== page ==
There are many similar devices already out there. There's the much beloved Linksys WRT54GL. I have a Soekris [soekris.com]. Not the most friendly plug and play device ever. I find it easier to update the CF drive by removing it and mounting it on a desktop system and editing files that way, rather than connecting via a serial port terminal. Gumstix [gumstix.com] is another. Lots of super micro mini ATX form bricks (mini-itx [mini-itx.com]) out there too. Expensive though.

    • Re: (Score:3, Informative)

      Beagleboard [beagleboard.org] is another. Same chip as the latest generation of Gumstix, circuit board double the size but with many more on-board connectors, for the same price as the Gumstix.
  • If the USB analog-digital converter works with this device one could build a DVR out of this thing. When my Panasonic DVR's DVD writer broke down, I went hunting for a DVR that does not involve monthly payments to TiVO. To my shock I find no such device exists and the box I bought in Nov 2006 for 410$ was selling at 1800$ in E-Bay!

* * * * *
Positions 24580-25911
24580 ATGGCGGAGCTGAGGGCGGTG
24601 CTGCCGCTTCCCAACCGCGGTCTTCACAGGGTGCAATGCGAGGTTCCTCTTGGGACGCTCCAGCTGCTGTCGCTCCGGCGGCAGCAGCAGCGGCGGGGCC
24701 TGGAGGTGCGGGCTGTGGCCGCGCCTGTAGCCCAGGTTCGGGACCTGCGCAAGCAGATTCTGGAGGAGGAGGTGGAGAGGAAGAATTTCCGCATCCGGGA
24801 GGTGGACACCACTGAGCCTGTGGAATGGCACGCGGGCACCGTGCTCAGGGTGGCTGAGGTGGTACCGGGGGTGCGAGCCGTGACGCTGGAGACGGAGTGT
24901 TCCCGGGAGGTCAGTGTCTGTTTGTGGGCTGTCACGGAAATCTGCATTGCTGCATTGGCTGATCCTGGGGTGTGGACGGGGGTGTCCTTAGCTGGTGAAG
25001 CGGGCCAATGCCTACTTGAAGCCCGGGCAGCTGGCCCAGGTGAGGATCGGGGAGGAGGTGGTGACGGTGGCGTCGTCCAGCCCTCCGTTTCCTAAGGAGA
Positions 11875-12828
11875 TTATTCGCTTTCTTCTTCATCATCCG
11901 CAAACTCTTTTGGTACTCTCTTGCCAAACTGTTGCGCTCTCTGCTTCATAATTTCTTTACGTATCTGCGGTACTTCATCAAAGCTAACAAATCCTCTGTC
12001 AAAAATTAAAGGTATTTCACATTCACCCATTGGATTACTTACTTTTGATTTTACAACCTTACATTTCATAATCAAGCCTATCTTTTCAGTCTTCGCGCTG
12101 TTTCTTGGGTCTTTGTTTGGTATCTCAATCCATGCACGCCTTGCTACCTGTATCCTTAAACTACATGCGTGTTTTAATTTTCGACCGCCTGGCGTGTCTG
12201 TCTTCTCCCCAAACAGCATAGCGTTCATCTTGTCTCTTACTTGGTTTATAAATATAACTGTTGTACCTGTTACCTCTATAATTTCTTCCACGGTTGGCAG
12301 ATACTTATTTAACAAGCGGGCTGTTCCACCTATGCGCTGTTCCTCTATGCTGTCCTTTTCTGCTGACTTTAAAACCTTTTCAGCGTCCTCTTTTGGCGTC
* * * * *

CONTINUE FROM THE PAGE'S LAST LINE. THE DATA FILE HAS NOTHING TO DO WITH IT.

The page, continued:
Hope some creates really disruptive product to displace TiVO.

  • HEY! (Score:4, Funny)

    by SnarfQuest (469614) on Tuesday February 24, 2009 @04:33PM (#26974605)

    Does anyone know what happened to the server? It just quit responding, and when I went to check it, all I found was a cell-phone charger.

  • by Eil (82413) on Tuesday February 24, 2009 @05:20PM (#26975205) Homepage Journal

    LinuxDevices constantly showcases new and fascinating Linux-based hardware like this. Everything from phones to tablets to embedded systems. The problem is that few of these ever seem to make it to market and the ones that do are usually only available to companies who can buy them by the thousands. The remainder that are within the reach of the average hobbyist don't stack up price-wise to more pedestrian solutions that can do the job for cheaper (e.g., a netbook, WRT54GL, or NSLU2).